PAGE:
Archive for the ‘Africa’ tag
I really appreciated David Brooks recent column about how — especially as the recent “Bring Back Our Girls” campaign for those abducted schoolgirls of Nigeria filters through the American media — the outside world still has Africa as a whole quite wrong.
In 2011, roughly 60 million African households earned at least $3,000 a year. By next year, more than 100 million households will make that much. Trade between Africa and the rest of the world has increased by 200 percent since 2000. Since 1996, the poverty rate has fallen by 1 percent per year. Life expectancies are shooting up.
Only about a third of this new wealth is because of commodities. Nations like Ethiopia and Rwanda, which have no oil wealth, are growing phenomenally. The bulk is because of economic reforms, increased productivity, increased urbanization and the fact that in many countries political systems are becoming marginally less dysfunctional.
Not so different from the recent Touching Strangers (on LB) or First Kiss (on LB) ideas, photographer Pieter Hugo recently went to Rawanda to capture pairs of genocider and victims in close proximity to each other as the twentieth anniversary of the event comes to pass. There’s quite interesting images, and the presentation here is fantastic:
I’ve said before and it’s still true: my favorite part about the major book review magazines is that they’ll sometimes do deep reporting of the kind I rarely happen across. This one about Uganda, a country I knew nearly nothing about. Unfortunately, it’s not the most uplifting story:
Nebanda died in December 2012, poisoned, some of her parliamentary colleagues maintain, by Ugandan government operatives. Then, in August 2013, an online magazine published an interview with General David Sejusa, the former coordinator of Ugandan intelligence services, who had fled into exile in the UK in May 2013. The general claimed that Nebanda, and many other prominent Ugandans who also died from mysterious illnesses or in sudden accidents, had been deliberately killed on “orders from on high”—meaning at the direction of Uganda’s President Yoweri Museveni, who has ruled this country for twenty-eight years.
The two basic values of this piece are: (1) showing what an utterly appalling farce international relations can be, and (2) giving some view into a country you very likely know almost nothing about. It’s also an amusing and well-told story.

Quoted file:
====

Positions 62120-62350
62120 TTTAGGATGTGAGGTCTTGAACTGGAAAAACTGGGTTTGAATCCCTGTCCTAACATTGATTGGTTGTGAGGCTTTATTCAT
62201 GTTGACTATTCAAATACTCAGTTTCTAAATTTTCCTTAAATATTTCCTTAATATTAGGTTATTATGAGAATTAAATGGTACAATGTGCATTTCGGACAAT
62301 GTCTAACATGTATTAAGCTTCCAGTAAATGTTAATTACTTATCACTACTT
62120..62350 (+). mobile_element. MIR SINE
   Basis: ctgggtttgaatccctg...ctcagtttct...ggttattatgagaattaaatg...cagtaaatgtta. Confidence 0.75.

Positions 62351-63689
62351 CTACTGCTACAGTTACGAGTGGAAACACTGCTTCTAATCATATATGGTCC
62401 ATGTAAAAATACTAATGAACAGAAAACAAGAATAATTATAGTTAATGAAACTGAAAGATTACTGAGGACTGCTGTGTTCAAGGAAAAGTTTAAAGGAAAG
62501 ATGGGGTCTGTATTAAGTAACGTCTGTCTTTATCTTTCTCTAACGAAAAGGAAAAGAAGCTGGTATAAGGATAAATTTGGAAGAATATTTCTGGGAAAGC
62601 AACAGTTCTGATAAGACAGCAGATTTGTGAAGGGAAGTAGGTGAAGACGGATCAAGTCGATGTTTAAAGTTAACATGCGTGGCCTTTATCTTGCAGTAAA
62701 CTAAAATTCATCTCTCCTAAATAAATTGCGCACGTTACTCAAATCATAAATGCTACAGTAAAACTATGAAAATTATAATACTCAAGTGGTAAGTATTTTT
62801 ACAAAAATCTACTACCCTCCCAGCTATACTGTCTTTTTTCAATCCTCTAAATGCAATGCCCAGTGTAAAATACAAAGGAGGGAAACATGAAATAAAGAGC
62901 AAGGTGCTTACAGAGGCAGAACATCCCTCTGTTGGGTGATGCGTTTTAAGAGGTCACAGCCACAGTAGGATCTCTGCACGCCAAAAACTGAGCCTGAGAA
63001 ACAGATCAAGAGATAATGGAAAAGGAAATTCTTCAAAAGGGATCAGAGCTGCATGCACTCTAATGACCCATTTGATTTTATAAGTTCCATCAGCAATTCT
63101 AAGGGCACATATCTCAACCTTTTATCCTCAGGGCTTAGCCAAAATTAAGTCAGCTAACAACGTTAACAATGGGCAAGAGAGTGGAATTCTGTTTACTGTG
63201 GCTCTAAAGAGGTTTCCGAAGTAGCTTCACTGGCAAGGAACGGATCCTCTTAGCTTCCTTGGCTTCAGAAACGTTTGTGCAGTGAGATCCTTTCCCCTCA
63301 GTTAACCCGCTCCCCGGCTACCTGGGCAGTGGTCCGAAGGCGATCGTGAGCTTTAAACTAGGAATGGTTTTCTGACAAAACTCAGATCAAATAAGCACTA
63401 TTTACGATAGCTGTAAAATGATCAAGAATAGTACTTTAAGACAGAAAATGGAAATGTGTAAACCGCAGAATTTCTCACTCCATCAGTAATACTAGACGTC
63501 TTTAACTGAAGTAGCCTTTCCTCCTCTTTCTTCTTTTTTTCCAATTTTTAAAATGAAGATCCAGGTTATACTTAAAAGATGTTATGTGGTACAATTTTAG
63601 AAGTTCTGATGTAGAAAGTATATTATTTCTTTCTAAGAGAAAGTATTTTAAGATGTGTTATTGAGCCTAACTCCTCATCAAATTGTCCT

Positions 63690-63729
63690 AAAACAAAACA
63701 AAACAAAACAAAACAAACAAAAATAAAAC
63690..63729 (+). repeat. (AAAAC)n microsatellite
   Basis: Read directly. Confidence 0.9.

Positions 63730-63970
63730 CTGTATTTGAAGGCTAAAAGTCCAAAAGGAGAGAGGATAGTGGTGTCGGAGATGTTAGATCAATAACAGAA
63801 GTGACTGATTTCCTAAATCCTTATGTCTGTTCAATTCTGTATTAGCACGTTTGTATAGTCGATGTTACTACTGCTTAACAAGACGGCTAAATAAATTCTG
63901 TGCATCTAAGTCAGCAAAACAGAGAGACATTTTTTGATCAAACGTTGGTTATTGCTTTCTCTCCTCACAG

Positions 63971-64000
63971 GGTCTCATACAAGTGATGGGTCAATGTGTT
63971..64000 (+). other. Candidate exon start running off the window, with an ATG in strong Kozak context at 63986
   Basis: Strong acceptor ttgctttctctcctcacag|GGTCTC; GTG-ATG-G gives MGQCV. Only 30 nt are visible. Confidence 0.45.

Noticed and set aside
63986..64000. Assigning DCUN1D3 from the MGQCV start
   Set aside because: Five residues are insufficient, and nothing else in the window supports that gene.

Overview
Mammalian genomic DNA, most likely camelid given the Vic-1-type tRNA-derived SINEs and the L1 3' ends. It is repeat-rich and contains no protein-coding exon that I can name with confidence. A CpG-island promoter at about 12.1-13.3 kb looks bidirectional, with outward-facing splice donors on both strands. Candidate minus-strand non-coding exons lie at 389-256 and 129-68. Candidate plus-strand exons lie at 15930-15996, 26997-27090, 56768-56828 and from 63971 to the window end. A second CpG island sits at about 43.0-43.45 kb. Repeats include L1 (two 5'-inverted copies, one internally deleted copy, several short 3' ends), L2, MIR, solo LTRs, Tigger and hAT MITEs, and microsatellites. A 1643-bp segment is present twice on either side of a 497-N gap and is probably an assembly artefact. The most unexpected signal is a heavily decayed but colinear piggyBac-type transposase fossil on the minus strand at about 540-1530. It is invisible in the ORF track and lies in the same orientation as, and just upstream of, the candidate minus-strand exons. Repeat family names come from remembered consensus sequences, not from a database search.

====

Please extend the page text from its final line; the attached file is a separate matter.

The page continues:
(via The Browser)
Stephen W. Smith offers a brilliant and devastating primer about recent Rwandan history for anyone who thinks the country’s problems ended with the 1994 genocide. The whole piece is great, but for the lazy, the crucial sentences:
We’ve learned the wrong lesson from the organised massacre of 800,000 people, which we failed to prevent. … the denial of freedom and rights under the previous regime in Rwanda impels us to shower Kagame with leadership awards and aid money even as he denies them again. We are hypnotised by the 1994 genocide, and oblivious to the atrocities of a regime we regard as exemplary. Aid, we say, must be conditional on good governance – but post-genocide government is an exception.
I feel like I either linked or read something about this idea before, but could find no record. In any case, Paul Romer’s idea is both appealing and problematic:
By building urban oases of technocratic sanity, struggling nations could attract investment and jobs; private capital would flood in and foreign aid would not be needed. … To launch new charter cities, he says, poor countries should lease chunks of territory to enlightened foreign powers, which would take charge as though presiding over some imperial protectorate. Romer’s prescription is not merely neo-medieval, in other words. It is also neo-colonial.
I liked this animated map of the spread of paleolithic man, but it probably won’t change your life.
If all the publications and people grousing about the death of reporting were producing pieces like this, I’d feel a great deal more sympathy for them. A comprehensive (and thus somewhat daunting) look at Ethiopia’s problems today.
In a further effort to lessen my — and your — ignorance of current events: The Cliff Notes version of the recent Guinean coup.
I recently heard — I wish I remembered where — Bill Clinton make the point that a moratorium on the use of the word “Africa” would likely make people see the continent as a little less bleak. While there are still big problems in places like Somalia, Chad, Sudan, and the DRC, there are a number of good and improving governments and economies.
The Ibrahim Index, a quantification of a sub-Saharan government’s quality, highlights the differences. While the aforementioned contries have the lowest scores, places you rarely hear about — Mauritius, Seychelles, Cape Verde, Botswana, Namibia — are relatively well run. (South Africa’s pretty good too, but we constantly hear about it.)